In addition to the rugs, products include keychains, coasters, T-shirts, pillows, beer glasses, and a specially concocted Smilin’ Buddha tea from Murchie’s. Each product comes with a history of the original artifact and a catalogue number so that buyers can look the artifact up on openMOV (openmov.museumofvancouver.ca). Products and locations can be found online at www.museumofvancouver.ca/retail .

The retail line is part of a project supported by the Vancity Social Enterprise Portfolio and is being developed as an alternative line of revenue for the MOV. Funds raised through the retail initiative will benefit MOV’s special exhibitions and its school programs that reach 10,000 elementary school students annually.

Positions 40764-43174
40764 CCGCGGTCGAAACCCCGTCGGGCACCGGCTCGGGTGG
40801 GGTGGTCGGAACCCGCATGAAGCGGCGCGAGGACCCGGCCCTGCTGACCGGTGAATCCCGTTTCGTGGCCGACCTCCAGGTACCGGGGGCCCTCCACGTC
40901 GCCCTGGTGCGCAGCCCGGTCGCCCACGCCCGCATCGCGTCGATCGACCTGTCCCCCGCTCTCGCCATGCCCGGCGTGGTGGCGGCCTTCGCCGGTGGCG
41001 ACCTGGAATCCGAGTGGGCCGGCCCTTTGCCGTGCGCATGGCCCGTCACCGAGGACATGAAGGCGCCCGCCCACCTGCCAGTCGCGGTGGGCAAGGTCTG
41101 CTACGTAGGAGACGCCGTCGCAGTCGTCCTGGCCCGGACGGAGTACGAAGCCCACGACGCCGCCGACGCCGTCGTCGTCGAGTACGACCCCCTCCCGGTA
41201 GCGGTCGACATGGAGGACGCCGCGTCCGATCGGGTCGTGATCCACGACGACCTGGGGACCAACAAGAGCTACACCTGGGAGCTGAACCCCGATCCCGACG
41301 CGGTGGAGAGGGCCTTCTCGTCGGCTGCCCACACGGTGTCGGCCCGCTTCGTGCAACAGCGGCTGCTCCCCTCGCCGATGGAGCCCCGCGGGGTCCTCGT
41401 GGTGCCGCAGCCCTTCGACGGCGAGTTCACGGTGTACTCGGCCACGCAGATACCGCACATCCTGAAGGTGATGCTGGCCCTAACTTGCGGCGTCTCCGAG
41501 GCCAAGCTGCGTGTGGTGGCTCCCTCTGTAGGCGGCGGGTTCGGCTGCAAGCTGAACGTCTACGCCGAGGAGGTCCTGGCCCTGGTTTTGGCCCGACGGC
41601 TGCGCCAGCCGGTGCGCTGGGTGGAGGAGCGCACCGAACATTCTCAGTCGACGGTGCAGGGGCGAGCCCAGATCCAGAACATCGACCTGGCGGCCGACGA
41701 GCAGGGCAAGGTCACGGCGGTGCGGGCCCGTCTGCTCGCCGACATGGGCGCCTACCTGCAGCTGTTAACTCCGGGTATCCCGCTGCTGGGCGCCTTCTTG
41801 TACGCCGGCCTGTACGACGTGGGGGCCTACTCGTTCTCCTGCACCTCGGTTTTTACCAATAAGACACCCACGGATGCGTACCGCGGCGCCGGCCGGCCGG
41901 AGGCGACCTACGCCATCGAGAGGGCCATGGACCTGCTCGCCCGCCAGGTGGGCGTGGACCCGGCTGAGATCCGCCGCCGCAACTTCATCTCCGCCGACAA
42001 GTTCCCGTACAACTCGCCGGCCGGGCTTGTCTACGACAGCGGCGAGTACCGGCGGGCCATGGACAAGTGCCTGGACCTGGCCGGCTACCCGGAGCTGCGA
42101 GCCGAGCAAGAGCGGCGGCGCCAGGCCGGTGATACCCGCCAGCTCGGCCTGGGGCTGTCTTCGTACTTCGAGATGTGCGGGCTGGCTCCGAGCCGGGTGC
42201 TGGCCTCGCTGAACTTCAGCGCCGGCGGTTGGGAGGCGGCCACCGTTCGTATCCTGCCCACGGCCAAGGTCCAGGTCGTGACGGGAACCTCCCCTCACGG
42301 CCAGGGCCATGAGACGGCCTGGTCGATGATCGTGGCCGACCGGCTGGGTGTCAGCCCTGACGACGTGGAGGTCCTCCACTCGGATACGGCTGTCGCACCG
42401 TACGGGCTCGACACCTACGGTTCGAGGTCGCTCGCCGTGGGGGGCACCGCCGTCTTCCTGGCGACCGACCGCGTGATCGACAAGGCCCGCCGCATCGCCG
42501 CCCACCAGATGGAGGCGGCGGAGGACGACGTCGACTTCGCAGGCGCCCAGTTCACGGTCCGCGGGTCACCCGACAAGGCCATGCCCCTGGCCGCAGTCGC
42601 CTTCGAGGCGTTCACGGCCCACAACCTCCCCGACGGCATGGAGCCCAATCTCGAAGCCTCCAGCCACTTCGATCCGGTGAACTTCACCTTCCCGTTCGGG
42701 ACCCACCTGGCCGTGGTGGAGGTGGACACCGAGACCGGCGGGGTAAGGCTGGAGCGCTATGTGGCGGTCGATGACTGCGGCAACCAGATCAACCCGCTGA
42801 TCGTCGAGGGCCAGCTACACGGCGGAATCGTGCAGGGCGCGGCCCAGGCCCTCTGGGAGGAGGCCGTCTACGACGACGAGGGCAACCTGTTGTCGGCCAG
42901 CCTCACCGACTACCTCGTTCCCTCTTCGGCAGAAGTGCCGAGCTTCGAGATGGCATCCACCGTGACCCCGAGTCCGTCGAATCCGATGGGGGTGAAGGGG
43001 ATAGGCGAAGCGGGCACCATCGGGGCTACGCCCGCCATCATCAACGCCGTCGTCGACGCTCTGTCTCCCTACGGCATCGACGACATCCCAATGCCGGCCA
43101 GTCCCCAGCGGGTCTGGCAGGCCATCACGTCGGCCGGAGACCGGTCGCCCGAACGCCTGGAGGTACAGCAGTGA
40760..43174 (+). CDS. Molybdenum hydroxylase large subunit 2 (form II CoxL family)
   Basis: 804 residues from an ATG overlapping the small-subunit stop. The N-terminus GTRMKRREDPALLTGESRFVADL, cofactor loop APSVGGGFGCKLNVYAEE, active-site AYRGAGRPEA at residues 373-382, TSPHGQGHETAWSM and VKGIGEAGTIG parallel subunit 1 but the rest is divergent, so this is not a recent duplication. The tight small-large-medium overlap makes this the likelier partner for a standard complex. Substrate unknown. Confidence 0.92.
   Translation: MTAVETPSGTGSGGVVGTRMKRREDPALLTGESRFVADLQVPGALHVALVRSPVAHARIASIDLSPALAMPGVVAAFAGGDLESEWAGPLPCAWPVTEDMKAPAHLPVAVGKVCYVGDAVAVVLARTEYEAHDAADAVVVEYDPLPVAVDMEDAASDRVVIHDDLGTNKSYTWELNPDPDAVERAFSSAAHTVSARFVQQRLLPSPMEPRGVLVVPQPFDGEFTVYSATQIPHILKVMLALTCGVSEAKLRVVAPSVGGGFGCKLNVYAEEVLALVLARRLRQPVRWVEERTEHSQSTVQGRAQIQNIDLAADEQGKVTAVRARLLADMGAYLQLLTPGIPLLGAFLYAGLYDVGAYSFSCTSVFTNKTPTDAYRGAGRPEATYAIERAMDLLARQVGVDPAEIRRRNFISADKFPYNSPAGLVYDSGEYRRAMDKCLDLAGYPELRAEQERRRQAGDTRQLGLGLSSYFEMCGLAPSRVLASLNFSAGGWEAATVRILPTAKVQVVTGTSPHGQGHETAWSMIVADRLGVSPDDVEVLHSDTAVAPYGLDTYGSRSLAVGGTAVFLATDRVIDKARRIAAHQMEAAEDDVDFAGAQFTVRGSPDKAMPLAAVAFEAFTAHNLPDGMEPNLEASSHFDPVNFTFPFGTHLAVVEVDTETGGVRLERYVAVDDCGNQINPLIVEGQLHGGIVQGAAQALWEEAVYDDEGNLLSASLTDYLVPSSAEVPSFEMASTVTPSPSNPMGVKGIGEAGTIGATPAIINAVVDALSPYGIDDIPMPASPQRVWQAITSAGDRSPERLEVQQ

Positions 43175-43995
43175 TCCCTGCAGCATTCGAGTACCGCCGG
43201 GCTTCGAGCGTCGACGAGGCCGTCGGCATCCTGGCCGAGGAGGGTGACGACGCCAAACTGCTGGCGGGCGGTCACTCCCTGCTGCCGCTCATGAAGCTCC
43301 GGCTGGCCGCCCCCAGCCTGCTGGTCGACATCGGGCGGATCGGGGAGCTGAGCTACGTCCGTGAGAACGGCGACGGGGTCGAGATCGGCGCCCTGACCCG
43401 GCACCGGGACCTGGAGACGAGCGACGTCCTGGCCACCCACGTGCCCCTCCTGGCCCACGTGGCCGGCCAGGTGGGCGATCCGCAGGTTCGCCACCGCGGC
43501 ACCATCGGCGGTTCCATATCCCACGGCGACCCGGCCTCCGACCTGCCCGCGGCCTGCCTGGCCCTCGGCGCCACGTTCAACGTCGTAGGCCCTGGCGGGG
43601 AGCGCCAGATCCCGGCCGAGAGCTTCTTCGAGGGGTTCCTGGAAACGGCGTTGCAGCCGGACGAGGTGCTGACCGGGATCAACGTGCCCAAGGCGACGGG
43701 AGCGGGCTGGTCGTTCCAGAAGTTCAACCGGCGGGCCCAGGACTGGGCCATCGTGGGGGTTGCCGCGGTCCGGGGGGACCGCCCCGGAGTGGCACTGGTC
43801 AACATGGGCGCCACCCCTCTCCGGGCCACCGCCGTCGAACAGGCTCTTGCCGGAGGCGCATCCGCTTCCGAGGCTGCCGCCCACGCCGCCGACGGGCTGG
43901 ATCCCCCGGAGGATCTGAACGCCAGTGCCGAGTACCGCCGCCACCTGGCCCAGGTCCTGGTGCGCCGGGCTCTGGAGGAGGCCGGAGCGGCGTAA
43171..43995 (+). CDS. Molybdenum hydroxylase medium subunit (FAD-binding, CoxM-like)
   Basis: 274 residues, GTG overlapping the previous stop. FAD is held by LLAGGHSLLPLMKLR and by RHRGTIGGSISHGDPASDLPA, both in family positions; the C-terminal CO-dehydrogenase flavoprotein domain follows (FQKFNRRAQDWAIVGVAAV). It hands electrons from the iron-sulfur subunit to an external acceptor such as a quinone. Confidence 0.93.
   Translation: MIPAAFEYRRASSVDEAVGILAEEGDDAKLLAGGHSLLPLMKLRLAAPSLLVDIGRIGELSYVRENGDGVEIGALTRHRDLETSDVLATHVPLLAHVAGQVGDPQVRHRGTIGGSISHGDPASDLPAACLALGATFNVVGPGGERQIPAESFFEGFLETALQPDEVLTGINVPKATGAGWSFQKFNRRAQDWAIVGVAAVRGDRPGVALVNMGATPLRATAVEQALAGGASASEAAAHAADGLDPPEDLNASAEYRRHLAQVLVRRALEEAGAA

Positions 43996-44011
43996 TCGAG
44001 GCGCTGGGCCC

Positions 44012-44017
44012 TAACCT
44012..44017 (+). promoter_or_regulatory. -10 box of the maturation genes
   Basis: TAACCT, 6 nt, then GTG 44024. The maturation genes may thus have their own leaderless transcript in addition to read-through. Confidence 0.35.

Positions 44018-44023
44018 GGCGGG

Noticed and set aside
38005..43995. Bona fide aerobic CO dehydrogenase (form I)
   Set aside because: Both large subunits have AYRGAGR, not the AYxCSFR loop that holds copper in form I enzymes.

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The Museum of Vancouver is an independent non-profit organization which holds a mirror to the city and leads provocative conversations about its past, present, and future.

Media Contact
Amanda McCuaig, Marketing Officer
T: 604.730.5309    C : 604.312.8791
E: amccuaig@museumofvancouver.ca

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Posted by: Amanda McCuaig on October 4, 2012 at 3:23 pm

MEDIA RELEASE
October 4, 2012

The Museum of Vancouver Honours Robert Fung and the Wong Family as Vancouver City Shapers

(VANCOUVER, BC) If the city itself is looked at as an artifact, to whom do we credit its creation? The Museum of Vancouver — in its ongoing mission to hold a mirror to the city and provoke dialogue about its past, present, and future — has responded to this question with a new award. The first inaugural Vancouver City Shapers Award will be presented on Wednesday, October 11, at the MOV Legacy Dinner.